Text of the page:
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Dairy Facts 2016

Grocery Manufacturers, Marketers Launch Front-of-Pack Nutrition Symbol

Jan 28, 2011

The Grocery Manufacturers Association (GMA) and the Food Marketing Institute (FMI) on Monday announced "Nutrition Keys," their joint initiative for a universal front-of-pack nutrition symbol. The symbol is intended for voluntary use on a variety of products across the entire food and beverage industry to provide clear and quick nutrition information to consumers. While the use of the symbol is voluntary, GMA intends for the symbol to be adopted to meet the call from First Lady Michelle Obama for companies to make it easier for shoppers to make informed purchase decisions.

The symbol must display the content of calories, saturated fat, sodium and total sugar, because these are nutrients that most Americans need to limit in their diets. Companies may also choose to declare up to two of the "nutrients to encourage" as long as the food contains at least 10 percent of the Daily Value of that nutrient per serving. These nutrients are potassium, fiber, protein, vitamin A, vitamin C, vitamin D, calcium and iron. Small food packages that do not have room to declare all four of the basic nutrients may declare just the calories per serving on the front of the food package.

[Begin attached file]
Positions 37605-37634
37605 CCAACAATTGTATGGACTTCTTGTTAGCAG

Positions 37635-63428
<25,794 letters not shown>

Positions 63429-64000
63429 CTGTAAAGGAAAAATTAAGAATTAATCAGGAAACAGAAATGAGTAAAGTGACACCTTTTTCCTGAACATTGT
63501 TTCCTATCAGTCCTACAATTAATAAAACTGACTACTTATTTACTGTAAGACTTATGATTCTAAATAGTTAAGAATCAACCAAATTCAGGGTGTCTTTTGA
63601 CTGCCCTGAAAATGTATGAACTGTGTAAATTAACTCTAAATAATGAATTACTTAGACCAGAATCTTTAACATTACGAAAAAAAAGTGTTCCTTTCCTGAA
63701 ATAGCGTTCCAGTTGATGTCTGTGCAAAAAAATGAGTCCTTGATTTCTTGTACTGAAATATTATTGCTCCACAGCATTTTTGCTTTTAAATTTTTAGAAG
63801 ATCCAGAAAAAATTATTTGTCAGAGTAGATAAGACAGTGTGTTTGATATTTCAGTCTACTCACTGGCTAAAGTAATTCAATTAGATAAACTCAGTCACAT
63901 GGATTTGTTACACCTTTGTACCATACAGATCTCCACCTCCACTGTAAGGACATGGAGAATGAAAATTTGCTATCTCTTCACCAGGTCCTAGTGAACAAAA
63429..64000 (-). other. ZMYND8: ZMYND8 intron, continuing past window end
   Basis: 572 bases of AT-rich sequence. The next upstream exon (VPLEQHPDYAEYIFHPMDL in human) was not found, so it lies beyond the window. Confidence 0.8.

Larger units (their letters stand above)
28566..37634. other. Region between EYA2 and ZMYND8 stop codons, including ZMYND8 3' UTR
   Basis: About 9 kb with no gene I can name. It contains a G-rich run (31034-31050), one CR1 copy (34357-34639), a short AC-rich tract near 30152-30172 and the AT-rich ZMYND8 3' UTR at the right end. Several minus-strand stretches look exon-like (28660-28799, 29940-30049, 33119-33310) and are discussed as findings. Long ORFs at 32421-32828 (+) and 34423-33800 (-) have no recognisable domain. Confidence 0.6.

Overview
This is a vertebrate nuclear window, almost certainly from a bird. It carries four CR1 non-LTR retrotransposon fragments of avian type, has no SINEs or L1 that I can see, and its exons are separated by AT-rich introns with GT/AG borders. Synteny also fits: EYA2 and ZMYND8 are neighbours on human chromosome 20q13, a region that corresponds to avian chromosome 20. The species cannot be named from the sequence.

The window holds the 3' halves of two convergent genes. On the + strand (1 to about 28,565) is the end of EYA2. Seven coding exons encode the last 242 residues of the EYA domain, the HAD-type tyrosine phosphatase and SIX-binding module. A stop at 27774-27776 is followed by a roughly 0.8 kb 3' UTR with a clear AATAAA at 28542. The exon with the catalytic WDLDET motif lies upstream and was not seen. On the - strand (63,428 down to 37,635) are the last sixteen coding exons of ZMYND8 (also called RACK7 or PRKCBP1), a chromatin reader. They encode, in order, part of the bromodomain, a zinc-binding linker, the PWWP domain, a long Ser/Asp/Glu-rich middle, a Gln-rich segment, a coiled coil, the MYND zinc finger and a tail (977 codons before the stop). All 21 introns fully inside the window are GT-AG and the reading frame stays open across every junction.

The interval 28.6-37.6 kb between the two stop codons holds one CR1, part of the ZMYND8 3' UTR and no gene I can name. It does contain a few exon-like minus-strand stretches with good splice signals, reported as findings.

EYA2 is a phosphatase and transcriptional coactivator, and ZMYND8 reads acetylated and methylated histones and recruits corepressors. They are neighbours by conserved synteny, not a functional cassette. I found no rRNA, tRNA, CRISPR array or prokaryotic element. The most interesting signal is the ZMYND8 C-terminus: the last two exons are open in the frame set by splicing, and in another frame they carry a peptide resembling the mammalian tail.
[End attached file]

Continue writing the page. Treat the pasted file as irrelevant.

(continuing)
The Nutrition Keys symbol offers a more complete nutrient profile of a food than symbols that may just declare the nutrients to limit. As an example, the Nutrition Keys symbol on the front panel of a package of cheddar cheese would declare the calories, saturated fat, sodium and sugars in a serving of cheese, along with the protein and calcium provided in the serving.

"Providing a complete picture of the product, including nutrients to encourage and others to limit, in an easy-to-understand, consistent labeling format is no easy task, but this initiative definitely seems to be on the right track," said Connie Tipton, IDFA president and CEO.

Visit GMA's website to view examples of the symbol and read more information on the Nutrition Keys initiative.

Members with questions may also contact Michelle Matto, IDFA's consultant on nutrition issues, at


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